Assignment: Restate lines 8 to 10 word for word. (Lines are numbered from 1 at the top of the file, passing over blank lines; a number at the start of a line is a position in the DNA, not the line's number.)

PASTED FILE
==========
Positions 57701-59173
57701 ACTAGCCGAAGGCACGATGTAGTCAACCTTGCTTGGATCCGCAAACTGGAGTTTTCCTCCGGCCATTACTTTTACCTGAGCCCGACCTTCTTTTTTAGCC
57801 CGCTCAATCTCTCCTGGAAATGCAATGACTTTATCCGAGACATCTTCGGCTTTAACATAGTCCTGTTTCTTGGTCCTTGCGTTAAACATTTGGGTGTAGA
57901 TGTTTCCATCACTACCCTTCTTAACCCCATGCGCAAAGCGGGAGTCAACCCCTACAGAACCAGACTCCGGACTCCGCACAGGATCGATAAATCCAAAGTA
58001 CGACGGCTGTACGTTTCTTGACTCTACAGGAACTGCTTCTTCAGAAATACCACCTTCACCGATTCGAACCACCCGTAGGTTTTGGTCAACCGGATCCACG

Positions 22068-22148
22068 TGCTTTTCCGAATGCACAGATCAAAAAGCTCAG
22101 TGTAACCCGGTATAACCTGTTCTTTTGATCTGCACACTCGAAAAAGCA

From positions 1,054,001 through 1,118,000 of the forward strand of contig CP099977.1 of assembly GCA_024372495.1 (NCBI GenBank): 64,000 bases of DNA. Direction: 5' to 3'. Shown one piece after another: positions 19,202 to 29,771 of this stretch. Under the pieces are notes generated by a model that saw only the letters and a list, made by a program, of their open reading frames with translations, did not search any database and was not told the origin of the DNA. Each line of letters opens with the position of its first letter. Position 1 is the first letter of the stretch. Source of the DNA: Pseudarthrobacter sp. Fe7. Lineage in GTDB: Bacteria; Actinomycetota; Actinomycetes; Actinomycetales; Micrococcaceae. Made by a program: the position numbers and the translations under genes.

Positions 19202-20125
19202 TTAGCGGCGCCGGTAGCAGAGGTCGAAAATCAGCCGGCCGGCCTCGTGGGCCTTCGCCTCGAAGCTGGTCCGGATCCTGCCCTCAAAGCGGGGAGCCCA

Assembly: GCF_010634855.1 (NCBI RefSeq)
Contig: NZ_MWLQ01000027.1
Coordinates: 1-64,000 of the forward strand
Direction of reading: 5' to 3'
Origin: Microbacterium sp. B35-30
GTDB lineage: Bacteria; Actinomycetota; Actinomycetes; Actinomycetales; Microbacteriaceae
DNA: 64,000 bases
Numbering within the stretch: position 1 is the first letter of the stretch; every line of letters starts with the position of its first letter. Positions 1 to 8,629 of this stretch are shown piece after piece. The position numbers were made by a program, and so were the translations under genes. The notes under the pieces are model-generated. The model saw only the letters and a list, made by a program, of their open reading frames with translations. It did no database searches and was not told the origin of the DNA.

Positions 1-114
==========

22101 TGTAACCCGGTATAACCTGTTCTTTTGATCTGCACACTCGAAAAAGCA

From positions 1,054,001 through 1,118,000 of the forward strand of contig CP099977.1 of assembly GCA_024372495.1 (NCBI GenBank): 64,000 bases of DNA. Direction: 5' to 3'. Shown one piece after another: positions 19,202 to 29,771 of this stretch. Under the pieces are notes generated by a model that saw only the letters and a list, made by a program, of their open reading frames with translations, did not search any database and was not told the origin of the DNA. Each line of letters opens with the position of its first letter. Position 1 is the first letter of the stretch. Source of the DNA: Pseudarthrobacter sp. Fe7. Lineage in GTDB: Bacteria; Actinomycetota; Actinomycetes; Actinomycetales; Micrococcaceae. Made by a program: the position numbers and the translations under genes.

Positions 19202-20125